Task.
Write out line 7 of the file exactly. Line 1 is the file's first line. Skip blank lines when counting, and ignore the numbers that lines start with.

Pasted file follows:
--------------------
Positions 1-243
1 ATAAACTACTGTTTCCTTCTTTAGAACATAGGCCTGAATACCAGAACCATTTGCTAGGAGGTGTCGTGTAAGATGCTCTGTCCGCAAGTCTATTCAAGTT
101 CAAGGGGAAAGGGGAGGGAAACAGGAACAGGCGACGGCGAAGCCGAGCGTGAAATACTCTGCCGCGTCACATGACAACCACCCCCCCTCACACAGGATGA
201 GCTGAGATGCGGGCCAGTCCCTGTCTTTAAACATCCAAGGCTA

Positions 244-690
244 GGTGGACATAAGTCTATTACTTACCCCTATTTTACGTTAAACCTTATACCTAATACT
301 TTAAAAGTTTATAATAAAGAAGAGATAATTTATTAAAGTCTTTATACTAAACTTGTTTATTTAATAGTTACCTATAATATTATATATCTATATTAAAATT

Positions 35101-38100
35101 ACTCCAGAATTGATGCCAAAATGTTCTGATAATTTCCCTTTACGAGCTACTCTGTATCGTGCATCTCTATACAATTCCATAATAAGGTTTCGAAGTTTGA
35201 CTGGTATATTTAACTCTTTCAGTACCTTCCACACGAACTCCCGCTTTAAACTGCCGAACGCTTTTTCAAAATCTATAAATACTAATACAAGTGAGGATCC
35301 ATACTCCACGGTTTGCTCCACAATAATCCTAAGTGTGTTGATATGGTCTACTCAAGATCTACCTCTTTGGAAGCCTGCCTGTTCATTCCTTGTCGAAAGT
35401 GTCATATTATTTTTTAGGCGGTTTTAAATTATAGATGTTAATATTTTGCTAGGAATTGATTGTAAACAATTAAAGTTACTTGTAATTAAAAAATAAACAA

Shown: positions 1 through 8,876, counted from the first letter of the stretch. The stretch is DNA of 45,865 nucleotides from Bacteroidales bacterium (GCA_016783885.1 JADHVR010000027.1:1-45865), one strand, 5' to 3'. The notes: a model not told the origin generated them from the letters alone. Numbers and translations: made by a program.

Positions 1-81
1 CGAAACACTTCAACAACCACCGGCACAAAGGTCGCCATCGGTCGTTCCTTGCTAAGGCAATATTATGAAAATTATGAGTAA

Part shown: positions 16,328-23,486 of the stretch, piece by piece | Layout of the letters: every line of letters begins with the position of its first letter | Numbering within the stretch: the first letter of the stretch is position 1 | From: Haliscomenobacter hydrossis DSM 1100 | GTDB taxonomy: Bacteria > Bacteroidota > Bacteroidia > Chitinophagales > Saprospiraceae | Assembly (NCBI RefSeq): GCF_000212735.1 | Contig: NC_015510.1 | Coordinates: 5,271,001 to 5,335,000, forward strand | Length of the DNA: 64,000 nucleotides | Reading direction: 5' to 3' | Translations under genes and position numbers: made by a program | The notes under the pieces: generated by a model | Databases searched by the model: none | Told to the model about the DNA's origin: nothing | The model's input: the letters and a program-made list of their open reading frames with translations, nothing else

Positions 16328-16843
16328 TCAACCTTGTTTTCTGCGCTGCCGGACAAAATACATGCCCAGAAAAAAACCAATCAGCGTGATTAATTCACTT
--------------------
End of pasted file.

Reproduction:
301 TTAAAAGTTTATAATAAAGAAGAGATAATTTATTAAAGTCTTTATACTAAACTTGTTTATTTAATAGTTACCTATAATATTATATATCTATATTAAAATT